Saturday, June 4, 2016

Janesville Police Department Engaging In Illegal Activity To Suppress Anticipated Crime In Wisconsin

Janesville police reported it had visited 103 homes of suspected local gang members and outlaw motorcycle members believed to be gang members in an attempt to suppress anticipated crime.

By H. Nelson Goodson
Hispanic News Network U.S.A.

June 4, 2016

Janesville, WI - On Friday, the Janesville Police Department (JPD) sent out an advisory to the public that it had visited at least 103 homes of 63 confirmed gang members and 43 outlaw motorcycle gang members in an attempt to suppress anticipated crime. In the police advisory, it described that in order to suppress, interrupt, deter and successfully prosecute criminal gang activity, a task force composed of the Gang Abatement Team, Street Crimes Unit, and patrol have worked cooperatively with Department of Corrections agents conducted a series of home visits with confirmed gang and motorcycle outlaw members that reside within the City of Janesville.
Janesville police are hoping that their gang suppression operation will reduce gang related crime against citizens in the city. Police began to identify and document specific dates and times of individuals wearing gang colors, displaying gang tattoos, and claiming affiliation to a particular gang without committing a crime.
It seems that the JPD is just engaging in illegal activity to suppress crime and should first start to suppress illegal activity within their own department. It is not illegal to belong to a gang or an outlaw motorcycle club in the U.S. and especially in Wisconsin. It is not illegal to wear body art or motorcycle club colors (logos) even, if deemed gang related in Wisconsin. 
The Department of Corrections agents do have legal authority to supervise those on parole only, but not to intimate citizens just because they belong to a motorcycle club.
The U.S. Department of Justice and the ACLU should look into the alleged illegal activity that the JPD seems to be engaging in today.
In May 2015, the Waco Police Department officers in Texas killed at least four of nine bikers at the Twin Peaks Restaurant and arrested nearly 200 bikers and charged them with the same frivolous crime. The McLennan County District Attorney's Office knew of the Waco police frivolous charges and proceeded to prosecute innocent bikers. Video's later released of the brawl between the Cossacks and Bandidos Motorcycle Clubs showed that most bikers including members from others groups who were attending a meeting were just running from the scene or trying to protect themselves from the police shooting. But, all of the bikers arrested at the scene wearing motorcycle colors on leather vests were charged with the same frivolous felony crime and illegal $1M cash bonds were set by a Texas Justice of the Peace, which in Texas, a Justice of the Peace can not preside over felony cases.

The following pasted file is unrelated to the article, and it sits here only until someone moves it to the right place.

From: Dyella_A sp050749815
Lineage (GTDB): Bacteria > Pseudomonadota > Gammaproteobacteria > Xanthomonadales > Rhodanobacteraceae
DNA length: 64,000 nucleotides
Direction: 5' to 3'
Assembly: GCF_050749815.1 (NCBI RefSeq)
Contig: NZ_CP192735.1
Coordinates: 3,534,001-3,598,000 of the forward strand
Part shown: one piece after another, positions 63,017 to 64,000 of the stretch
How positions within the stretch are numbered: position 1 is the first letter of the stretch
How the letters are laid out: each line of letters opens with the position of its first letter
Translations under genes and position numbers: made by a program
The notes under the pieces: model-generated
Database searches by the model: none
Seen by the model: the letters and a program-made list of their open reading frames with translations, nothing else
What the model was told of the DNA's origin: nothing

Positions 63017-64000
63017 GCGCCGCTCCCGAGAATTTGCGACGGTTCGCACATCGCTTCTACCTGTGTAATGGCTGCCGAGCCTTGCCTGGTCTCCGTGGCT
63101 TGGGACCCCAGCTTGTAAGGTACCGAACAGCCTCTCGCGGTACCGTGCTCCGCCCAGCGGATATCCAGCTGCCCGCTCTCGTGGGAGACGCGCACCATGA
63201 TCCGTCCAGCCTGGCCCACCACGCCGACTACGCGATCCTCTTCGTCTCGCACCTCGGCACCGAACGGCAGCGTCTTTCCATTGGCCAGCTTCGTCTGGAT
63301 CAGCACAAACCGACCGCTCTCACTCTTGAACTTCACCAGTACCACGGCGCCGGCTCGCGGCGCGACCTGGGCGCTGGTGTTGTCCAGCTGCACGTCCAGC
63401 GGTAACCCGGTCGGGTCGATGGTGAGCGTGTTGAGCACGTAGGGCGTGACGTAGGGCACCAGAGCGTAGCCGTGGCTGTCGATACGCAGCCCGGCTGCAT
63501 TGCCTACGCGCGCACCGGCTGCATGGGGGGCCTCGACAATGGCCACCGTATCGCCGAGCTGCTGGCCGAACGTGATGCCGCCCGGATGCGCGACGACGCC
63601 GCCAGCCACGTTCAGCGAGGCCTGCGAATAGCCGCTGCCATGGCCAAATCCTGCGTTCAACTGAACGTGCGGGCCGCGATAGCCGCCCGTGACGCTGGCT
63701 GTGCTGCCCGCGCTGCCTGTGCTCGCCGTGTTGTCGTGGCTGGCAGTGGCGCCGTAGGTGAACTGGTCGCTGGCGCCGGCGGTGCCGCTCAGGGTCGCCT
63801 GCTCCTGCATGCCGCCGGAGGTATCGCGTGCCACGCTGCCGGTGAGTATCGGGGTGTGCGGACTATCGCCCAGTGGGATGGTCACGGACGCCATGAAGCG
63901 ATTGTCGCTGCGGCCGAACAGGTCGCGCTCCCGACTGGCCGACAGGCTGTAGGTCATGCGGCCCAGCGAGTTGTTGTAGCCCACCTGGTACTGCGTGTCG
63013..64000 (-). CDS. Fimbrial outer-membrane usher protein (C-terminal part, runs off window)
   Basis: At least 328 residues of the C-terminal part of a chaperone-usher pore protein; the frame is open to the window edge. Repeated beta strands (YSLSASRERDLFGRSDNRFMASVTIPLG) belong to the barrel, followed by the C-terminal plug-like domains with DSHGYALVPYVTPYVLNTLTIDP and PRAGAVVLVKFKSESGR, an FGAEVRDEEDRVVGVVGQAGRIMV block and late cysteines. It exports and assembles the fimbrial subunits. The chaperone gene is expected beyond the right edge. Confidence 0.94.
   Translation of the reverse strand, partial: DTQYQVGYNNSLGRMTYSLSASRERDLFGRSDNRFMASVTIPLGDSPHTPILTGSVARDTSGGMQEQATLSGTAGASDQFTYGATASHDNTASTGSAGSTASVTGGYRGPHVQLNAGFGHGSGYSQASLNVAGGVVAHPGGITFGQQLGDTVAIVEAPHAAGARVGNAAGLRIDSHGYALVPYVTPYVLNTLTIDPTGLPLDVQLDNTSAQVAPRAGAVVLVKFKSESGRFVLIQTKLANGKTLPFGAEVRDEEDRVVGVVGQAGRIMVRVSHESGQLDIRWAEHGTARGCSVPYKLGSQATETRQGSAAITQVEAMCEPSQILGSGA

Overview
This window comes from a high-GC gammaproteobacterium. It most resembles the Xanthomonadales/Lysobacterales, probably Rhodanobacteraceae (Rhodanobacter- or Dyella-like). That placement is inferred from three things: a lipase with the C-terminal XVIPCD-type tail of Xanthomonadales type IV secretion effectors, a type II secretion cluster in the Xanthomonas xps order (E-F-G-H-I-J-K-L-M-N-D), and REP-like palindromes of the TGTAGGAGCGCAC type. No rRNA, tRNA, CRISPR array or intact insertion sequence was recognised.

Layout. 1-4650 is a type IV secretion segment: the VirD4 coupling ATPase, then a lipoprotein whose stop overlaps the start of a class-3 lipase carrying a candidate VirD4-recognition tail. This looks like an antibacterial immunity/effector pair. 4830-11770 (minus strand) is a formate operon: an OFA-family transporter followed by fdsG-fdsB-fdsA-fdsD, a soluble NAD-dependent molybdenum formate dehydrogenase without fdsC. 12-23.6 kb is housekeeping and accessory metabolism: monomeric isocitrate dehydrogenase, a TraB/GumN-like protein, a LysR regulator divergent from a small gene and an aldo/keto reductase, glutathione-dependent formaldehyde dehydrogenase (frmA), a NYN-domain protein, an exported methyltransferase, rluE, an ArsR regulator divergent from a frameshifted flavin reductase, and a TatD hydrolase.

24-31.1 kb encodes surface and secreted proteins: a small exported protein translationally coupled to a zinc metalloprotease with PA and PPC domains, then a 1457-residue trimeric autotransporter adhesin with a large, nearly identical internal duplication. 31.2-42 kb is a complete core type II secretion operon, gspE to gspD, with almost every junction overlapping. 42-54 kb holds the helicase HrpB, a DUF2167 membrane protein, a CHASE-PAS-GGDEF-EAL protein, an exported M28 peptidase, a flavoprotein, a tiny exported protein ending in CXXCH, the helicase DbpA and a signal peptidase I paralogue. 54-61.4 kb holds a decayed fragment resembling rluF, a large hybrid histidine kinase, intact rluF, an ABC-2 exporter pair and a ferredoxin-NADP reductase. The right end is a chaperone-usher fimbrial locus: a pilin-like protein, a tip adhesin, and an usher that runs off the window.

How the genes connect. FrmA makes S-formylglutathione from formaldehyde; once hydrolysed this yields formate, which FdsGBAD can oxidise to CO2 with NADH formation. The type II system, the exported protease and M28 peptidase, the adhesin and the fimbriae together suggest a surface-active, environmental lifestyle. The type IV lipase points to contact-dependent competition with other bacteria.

In California, the feds lost a federal case that attempted to confiscate the Mongols Motorcycle Club logo (colors) and tried to label the group as a criminal organization. The Mongols are considered an outlaw biker club.
In Wisconsin, the dominant motorcycle club are the Outlaws Motorcycle Club, which any motorcycle group wanting to wear an MC for motorcycle club with their colors would have to get their approval. The Hell Lovers MC, another outlaw club affiliated with the Outlaws, provide approval to Afro-American motorcycle groups for members to wear the MC on their colors.
Motorcycle associations or riding groups like the Latin American Motorcycle Association (LAMA) based in Chicago, the Independent Riders, a motorcycle riding group based in Milwaukee and other groups not deemed as MC's don't need approval to wear colors by the Outlaws or Hell Lovers in Wisconsin.
In the U.S. today, anyone registering a motorcycle with a U.S. state motor vehicle department, their registration gets automatically filed with the FBI motorcycle gang data files. The FBI has also been known to engage in illegal activity as well, since they provide Stingray phone tracker antenna devices to police departments to fool cellphones in a targeted area to connect to the fake mini mobile antenna tower network for unauthorized tapping of cellphone conversations.

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